CAIRO: In December 1999, the United Nations General Assembly set Nov. 25 as the International Day for the Elimination of Violence against Women with resolution 54/134, but 10 years later, violence rates remain high.
The UN estimates that about 1 in 3 women in the world has faced physical or sexual abuse at some point in her life. A woman between the ages 15 and 44 is more likely to suffer from domestic violence or rape than from cancer, malaria, motor accidents, and war.
The costs of violence perpetrated by an intimate partner in the US are close to $5.8 billion per year; this amount includes medical care charges and productivity losses.
“Domestic violence in Egypt is not different from anywhere else in the world, says Madiha El Safty, Professor of Sociology at the American University in Cairo. “But women have not been reporting violence here. There is reluctance . and violence remains underreported and under-registered.
A 2000 UNICEF overview report states that 35 percent if married Egyptian women have been beaten by their husbands. The Association for Development and Enhancement of Women (ADEW) has published on their website similar figures for 1995, stating that 33 percent of women admit to being abused at some point in their marriage. A study conducted by the association in Manshiet Nasser, a poor neighborhood in Cairo, shows that 98 percent of women there suffer from physical or sexual violence.
In a 2007 study conducted by the El Nadeem Center for Rehabilitation of Victims of Violence in six governorates, 79 percent of the women surveyed said they have been physically or sexually abused. Fifty-five percent of abused women (or 43 percent of all women on the survey) report that the perpetrator was their husband. Other frequent abusers are the father (20 percent), brother (12 percent), and a member of the husband’s family (5 percent).
The same study also demonstrates that there is no correlation between violence and poverty or lack of education; that is, an uneducated poor woman is just as likely to be abused as an educated well-to-do one.
“We get women from all classes, Muslims and Christians, illiterate and very well educated, says Asama Farag, the director of a shelter for women victims of violence in Sixth of October City. “Violence does not differentiate between educated and uneducated women, she adds, opening the file of one of the women at the shelter who has a degree in Engineering.
The shelter in Sixth of October is one of the eight shelters in Egypt. They are located in Cairo, Alexandria, Fayum, Mansoura, and Beni Suef. The institution in Sixth of October has the capacity to accept up to 25 women and their children, if any. Sponsored by the Ministry of Social Solidarity and private donors, the shelter provides food and lodging, family law consultations, and employment opportunities. Women are allowed to stay for up to one year in the shelter.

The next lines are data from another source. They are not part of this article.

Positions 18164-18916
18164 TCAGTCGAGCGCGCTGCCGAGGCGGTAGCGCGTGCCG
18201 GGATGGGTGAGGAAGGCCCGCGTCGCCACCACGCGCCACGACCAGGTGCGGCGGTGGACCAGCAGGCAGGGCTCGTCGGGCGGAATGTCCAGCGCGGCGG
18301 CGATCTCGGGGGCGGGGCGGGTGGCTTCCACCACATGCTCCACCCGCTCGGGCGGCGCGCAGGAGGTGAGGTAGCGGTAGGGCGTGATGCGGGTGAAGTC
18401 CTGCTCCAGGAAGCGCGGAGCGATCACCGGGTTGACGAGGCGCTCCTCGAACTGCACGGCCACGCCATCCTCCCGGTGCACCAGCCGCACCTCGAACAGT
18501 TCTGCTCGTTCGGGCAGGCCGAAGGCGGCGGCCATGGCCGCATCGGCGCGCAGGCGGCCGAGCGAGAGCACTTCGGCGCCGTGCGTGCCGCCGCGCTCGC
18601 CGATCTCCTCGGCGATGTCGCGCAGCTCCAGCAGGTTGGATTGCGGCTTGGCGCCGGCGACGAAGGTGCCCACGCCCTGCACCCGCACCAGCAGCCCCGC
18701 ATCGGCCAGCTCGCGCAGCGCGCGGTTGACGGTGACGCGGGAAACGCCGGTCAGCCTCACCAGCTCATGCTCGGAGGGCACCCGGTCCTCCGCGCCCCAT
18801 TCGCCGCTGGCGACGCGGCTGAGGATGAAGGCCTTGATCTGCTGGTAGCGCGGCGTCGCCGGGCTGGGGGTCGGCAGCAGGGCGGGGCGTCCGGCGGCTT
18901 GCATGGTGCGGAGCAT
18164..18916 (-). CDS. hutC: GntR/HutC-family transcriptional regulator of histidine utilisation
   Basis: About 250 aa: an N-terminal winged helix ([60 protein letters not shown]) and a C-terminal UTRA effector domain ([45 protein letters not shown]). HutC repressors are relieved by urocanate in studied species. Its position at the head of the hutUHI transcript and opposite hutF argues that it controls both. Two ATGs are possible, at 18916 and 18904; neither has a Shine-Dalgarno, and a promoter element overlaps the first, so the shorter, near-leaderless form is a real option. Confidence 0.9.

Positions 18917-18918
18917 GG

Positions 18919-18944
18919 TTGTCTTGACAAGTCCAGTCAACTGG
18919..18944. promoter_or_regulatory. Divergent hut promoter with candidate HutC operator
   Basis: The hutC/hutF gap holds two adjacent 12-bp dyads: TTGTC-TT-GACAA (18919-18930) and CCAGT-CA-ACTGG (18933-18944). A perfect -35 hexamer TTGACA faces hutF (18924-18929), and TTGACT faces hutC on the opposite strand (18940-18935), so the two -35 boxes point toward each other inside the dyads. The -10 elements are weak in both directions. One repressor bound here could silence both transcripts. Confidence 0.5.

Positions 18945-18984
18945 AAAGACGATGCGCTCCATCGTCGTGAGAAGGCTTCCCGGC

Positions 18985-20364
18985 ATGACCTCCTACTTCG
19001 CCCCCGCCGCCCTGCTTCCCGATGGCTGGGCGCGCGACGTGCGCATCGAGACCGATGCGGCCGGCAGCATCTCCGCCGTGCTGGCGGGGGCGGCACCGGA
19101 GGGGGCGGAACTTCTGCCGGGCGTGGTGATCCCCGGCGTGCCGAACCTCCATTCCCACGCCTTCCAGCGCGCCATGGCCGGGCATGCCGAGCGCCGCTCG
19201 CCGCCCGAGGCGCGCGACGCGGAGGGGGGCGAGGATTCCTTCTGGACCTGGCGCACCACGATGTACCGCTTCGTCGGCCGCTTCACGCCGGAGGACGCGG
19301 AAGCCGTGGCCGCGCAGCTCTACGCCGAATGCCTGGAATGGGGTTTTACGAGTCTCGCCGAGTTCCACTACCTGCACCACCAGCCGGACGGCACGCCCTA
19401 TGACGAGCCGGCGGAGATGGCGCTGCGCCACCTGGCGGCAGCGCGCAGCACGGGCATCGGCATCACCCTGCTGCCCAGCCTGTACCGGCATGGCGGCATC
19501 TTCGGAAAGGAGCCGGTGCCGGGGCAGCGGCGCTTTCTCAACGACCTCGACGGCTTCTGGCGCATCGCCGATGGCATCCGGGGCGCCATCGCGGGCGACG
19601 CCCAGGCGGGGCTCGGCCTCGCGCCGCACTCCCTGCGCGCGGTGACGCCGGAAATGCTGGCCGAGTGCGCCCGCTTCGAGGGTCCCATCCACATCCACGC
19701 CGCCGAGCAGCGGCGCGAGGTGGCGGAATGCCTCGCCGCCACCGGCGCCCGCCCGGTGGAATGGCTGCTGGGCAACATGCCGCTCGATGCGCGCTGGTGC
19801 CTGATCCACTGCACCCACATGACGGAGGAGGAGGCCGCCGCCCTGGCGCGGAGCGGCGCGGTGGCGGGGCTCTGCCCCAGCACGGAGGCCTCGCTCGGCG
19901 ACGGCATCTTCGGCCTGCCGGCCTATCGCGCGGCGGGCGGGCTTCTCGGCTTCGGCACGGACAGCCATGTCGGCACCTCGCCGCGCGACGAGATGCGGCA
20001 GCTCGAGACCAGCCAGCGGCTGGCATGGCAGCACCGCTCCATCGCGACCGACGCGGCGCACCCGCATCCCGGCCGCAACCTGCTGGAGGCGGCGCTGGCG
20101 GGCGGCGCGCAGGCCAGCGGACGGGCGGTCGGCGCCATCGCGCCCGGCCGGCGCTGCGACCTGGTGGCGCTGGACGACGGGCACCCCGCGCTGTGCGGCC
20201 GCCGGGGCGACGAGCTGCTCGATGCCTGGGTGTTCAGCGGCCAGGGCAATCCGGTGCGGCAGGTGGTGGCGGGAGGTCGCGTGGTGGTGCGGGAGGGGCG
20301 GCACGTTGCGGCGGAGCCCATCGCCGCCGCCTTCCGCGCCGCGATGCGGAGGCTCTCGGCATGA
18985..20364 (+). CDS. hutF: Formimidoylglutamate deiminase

In that time, it is Farag’s job to resolve the problems that pushed the women to seek refuge from their families. She has to talk to the husband and the family of each victim to find her a home. Most women go back to their husbands who have to sign an official document not to hurt them any more.
“In Egyptian society, Farag says, “there is no choice. Women cannot live alone and divorce is bad for the children. Only one case out of the 500 she has dealt with since the opening of the center in 2005 has ended in divorce.
Victims of violence who are not married are not accepted. This rule complicates the work of organizations like El Nadeem Center which refer women to these shelters. “I had a great problem last month because a 15-year-old girl who got pregnant after she was raped is about to deliver and [her family] asked me to take her, says Dr Magda Adly, from El Nadeem Center. She explained that the family is from a small town where everyone knows each other and wanted the girl to give birth in Cairo, but she was unable to find her a place.
Social stigma is a serious barrier in front of women who try to resist or flee from violence. “Women feel that it’s not right to accuse their husbands, says Safty. Women also often do not report sexual violence because of embarrassment and the wide-spread misconception that women are to blame for provoking men to engage in such behavior.
Others are afraid of getting unwanted attention if they file for divorce. “No one at my work knows that I am separated from my husband, says 44-year-old Yasmine (not her real name). She says that she does not want people to know because men would and harass her.
After 20 years of abuse, Yasmine left her house when her husband shifted his violent behavior towards her children. She is currently living with her mother and sister in a small apartment. “I want to go back to my home, she says.
Another victim of violence, Amira (not her real name), cannot go back home either. She recently divorced her husband because he refused to leave his first wife. He, however, never touched her; she’s been a victim of a different type of violence. Her family – mother and sisters, in particular – have been physically abusing her since childhood and into adulthood. Having nowhere to go, Amira is currently fighting in court to get her apartment back from her estranged family.
Both Yasmine and Amira are struggling financially right now, trying to provide for themselves and their children. “Poverty is always an obstacle in front of us in empowering women, says Dr Adly. The widening gap between rich and poor, rising unemployment and lack of housing prevent women from becoming financially independent and able to take decisions on their own.
Dr Adly, however, sees some positive development. Since 1993 when El Nadeem Center opened, there have been more and more women seeking help and more open discussions in the public space on the issue of violence.
“The taboo has opened doors and no one can step in to close it, she concludes.